Local Government and Free Schools in South Carolina. By B. James Ramage. Baltimore: Johns Hopkins University. Pp. 40. Price, 40 cents.
This is the twelfth of the valuable series of "Johns Hopkins University Studies in Historical and Political Science." It traces the development of the peculiar political system by which South Carolina was distinguished before the war from the aristocratic plan of the original settlement in the province, under the influence of Locke's "Fundamental Constitutions," as a county palatine, with its lords proprietors, palatines, and its nobility of landgraves and cassiques. This scheme was short-lived, and gave way to the parish organizations in the coast country. Afterward the upper country was settled, and evolved a county system of local government. Then the county system and the parish system clashed, and the district system, which lasted till after the war, was formed for the whole State. This, in turn, was remodeled, and the name "district" was changed to "county" after the war. The second part of the pamphlet is devoted to the history of "Free Schools in South Carolina," with the design of showing that the State had earlier and more liberal provisions for free education than it has been supposed to have had.
Voice, Song, and Speech: A Practical Guide for Singers and Speakers. By Lennox Browne, F. R. C. S. Ed., author of "The Throat and its Diseases," "Medical Hints on the Singing Voice," etc., and Emil Behnke, author of "The Mechanism of the Human Voice," etc. New York: G. P. Putnam's Sons. Pp. 322. Price, $4.50.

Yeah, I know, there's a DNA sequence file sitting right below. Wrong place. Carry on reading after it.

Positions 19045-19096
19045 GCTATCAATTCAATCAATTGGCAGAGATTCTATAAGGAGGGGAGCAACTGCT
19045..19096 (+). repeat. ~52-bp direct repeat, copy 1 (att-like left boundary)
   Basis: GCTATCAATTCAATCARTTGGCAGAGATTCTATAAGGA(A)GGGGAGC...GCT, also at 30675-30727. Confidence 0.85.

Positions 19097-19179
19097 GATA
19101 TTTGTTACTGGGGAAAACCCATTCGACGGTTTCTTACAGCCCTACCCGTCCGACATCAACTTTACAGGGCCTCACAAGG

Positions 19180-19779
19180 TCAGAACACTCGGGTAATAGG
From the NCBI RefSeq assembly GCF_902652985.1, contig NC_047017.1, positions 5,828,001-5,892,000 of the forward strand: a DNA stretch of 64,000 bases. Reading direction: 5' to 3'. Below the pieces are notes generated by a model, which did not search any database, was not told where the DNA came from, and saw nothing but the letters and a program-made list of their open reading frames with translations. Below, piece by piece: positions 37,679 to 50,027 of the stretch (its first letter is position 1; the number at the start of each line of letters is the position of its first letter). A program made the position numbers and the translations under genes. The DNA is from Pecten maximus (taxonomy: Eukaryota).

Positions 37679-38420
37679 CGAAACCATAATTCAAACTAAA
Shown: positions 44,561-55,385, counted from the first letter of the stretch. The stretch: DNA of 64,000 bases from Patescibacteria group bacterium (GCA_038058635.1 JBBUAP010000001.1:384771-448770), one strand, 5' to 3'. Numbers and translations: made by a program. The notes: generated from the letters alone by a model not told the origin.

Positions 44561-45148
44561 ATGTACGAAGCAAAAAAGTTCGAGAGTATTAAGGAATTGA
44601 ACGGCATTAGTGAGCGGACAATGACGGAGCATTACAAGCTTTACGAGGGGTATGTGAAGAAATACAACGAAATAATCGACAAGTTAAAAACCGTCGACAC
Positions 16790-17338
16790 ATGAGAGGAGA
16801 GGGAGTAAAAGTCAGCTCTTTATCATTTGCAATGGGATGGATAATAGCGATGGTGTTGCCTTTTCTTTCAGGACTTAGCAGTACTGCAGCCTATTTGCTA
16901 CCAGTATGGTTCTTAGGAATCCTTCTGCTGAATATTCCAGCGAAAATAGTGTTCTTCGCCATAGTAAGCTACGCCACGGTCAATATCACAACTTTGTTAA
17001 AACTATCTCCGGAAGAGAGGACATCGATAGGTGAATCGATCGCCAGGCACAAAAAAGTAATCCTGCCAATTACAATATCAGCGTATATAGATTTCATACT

This work deals mainly with the physiology and hygiene and the acoustics of the voice. The need of a scientific basis for the production, cultivation, and preservation of the voice is insisted on in the first chapter, and strikingly illustrated by directions given to pupils by some authorities. For instance, "To focus the sound; to direct the voice toward the roof of the mouth—against the hard palate—against the upper front teeth—into the head—to the bottom of the chest; to lean the tone against the eyes! to sing all over the face!" The laws of sound bearing on the voice are next stated, after which the anatomy of the vocal organ is described at length, and the respiratory action is explained. Under vocal hygiene, the proper mode of breathing is described, and cases are given which show the loss of vocal power resulting from a waist deformed by constriction. A chapter on the laryngoscope, its use, and teachings, follows. Voice-culture is taken up under the headings "Breathing, Attack, Resonance, Flexibility, and Registers." Directions are given for the "Daily Life of a Voice-User," and there are chapters on "Ailments of the Voice-User" and "Defects of Speech." As this work is the joint production of a vocal surgeon and a voice-trainer, who have been in the habit of collaborating in the treatment of patients and pupils, the authors believe that it possesses a completeness which is seldom attained by a specialist in a single department. The volume is illustrated with photographs of the larynx and the soft palate in various positions, and with numerous woodcuts.
The Güegüence: a Comedy Ballet in the Nahuatl-Spanish Dialect of Nicaragua. Edited by Daniel G. Brinton, A. M., M. D. Philadelphia: D. G. Brinton. Pp. lii-94. Price, $2.50.
This is the fourth volume of Dr. Brinton's "Library of Aboriginal American Literature." The play which is presented in it is the only specimen of the native American comedy known to the editor. It is of comparatively recent origin, and is composed in a mixed dialect, a jargon of low Spanish and corrupt Aztec, or Nahuatl. It bears marks of its native composition in both its history and spirit, and illustrates the sort of humor popular with the tribes from whom it has been obtained, so that it is of considerable anthropological value. The piece is one of several kinds of bailes or dramatic dances common among the Nahuas or Aztecs of Nicaragua, and pictures the devices which an elder of the tribe employed to escape the censure of the alguacil before whom he was brought up for discipline. Its chief literary character is a coarse, rollicking humor, and it contains some music of no little merit. The most valuable part of the book is the introduction, in which Dr. Brinton precedes the history and a minute analysis and criticism of the play